The Liberal Arts: A 21st Century Education

By Roy Peachey, Director of Learning

maecenas-presenting-the-liberal-arts-to-emperor-augustus-1743

In 2010 a broadsheet journalist suggested that Liberal Arts degrees could be “the next big thing” in British universities and there are signs that he may have been right.

The Benedictus Trust, for example, is currently in the process of setting up a Catholic Liberal Arts college which will offer foundation and undergraduate degree courses. It’s not alone in this: several other well-known institutions are also moving into the field. The University of Exeter, for instance, is launching what it calls an “innovative, interdisciplinary and challenging” Liberal Arts degree for September 2013, as are King’s College, London, the University of Birmingham and University College, London (though UCL has now chosen to call its degree an Arts and Sciences BASc).

If some of the big players in British higher education are moving into what is a well-established field in the USA and elsewhere, the obvious question to ask is: what is the appeal?

Mark Roche, Professor of German Language and Literature and Concurrent Professor of Philosophy at the University of Notre Dame, has recently written a book (called Why Choose the Liberal Arts?) to answer that question. He develops three overlapping arguments for a liberal arts education: “first, its intrinsic value, or the distinction of learning for its own sake, the sheer joy associated with exploring the life of the mind and asking the great questions that give meaning to life; second, the cultivation of those intellectual virtues that are requisite for success beyond the academy, a liberal arts education as preparation for a career; and third, character formation and the development of a sense of vocation, the connection to a higher purpose or calling.” Put that way, we can see the great appeal the Liberal Arts have for us at The Cedars.

Far from being “the next big thing”, the liberal arts have, of course, been around for a very long time. As Nigel Tubbs, Professor of Philosophical and Educational Thought (and Programme Leader for Modern Liberal Arts) at the University of Winchester, points out to prospective students, it is single-subject degrees that are “the new kids on the block”. As he puts it with a certain rhetorical flourish, “We were here in 400BC.”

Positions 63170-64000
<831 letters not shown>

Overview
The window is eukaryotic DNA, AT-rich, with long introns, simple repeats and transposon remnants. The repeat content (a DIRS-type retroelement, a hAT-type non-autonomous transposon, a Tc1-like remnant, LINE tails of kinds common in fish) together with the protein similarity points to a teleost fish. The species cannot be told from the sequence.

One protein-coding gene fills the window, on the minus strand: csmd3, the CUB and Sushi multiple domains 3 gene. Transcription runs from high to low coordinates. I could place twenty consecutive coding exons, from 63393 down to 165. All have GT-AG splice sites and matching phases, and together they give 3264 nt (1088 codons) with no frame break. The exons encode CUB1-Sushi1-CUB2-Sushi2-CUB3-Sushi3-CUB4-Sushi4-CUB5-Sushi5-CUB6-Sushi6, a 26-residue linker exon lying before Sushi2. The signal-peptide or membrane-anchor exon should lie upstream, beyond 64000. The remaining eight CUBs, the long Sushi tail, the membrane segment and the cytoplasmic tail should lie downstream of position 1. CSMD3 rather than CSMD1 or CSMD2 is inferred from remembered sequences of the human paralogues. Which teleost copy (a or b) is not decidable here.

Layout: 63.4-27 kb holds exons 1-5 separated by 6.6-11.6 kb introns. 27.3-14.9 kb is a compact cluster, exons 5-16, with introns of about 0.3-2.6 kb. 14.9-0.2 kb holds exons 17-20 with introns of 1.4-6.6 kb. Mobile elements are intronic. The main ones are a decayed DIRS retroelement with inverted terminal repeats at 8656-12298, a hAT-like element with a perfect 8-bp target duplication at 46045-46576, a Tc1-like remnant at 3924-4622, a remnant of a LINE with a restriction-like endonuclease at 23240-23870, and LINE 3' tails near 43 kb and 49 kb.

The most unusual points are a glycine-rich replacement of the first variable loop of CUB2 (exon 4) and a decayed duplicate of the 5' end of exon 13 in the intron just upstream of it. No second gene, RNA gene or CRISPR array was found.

The liberal arts may have been around in 400BC but they aren’t stuck in the past. In fact they have never remained static. By late Antiquity they had been formalised as the Trivium (logic, grammar and rhetoric) and the Quadrivium (arithmetic, geometry, astronomy, and music) but the tradition was further developed by a 6th Century monk called Cassiodorus who, following many of St Augustine’s ideas, brought the liberal arts firmly into the world of Christian education.

As Professor Paul Freedman of Yale University puts it: “At his monastery of Vivarium in southern Italy, Cassiodorus developed a notion of the liberal arts as an aid to religious truth. The liberal arts is not his invention, but the notion of the liberal arts culminating in a program that has a purpose in which classical culture is fused with Christian culture is his doing.” Cassiodorus’s ideas were taken up across Europe and helped to create the pan-European (and, ultimately, international) system that survived into the 20th Century.

Since then there have been many changes, some of which have been necessary responses to the circumstances of the modern world (including, for example, the development of science and computing), and some of which have been less welcome responses to the spread of secularism. We need to be clear, therefore, about what we mean when we talk about a liberal arts approach to education. The key principles in our view are:

1. The interconnectedness of knowledge.

At The Cedars we draw out links between subjects so that our pupils do not compartmentalise what they learn.

2. Ideas develop within cultures and so both ideas and cultures need to be studied.

As Christopher Dawson has argued, there should be more to a Liberal Arts education than simply a Great Books programme (but maybe I’ll deal with that in another blog post). A key component of any Liberal Arts curriculum should be the study of the cultures in which those great books were written.

3. Respect for the past.

As one respected academic wrote recently: “we are experiencing more history and more historical change than almost any generation before us, and yet we take virtually no interest in it.” At The Cedars we impart a respect for learning, wherever and whenever it might come from.

4. Truth, Goodness and Beauty are at the heart of all we do.

5. Grammar, Logic and Rhetoric are still worth teaching.

We hear a great deal about problems in British education but, it seems to us, there are some tremendously liberating ideas out there too. Maybe, just maybe, a Liberal Arts education could be the “next big thing” not only in British universities but in its schools too.

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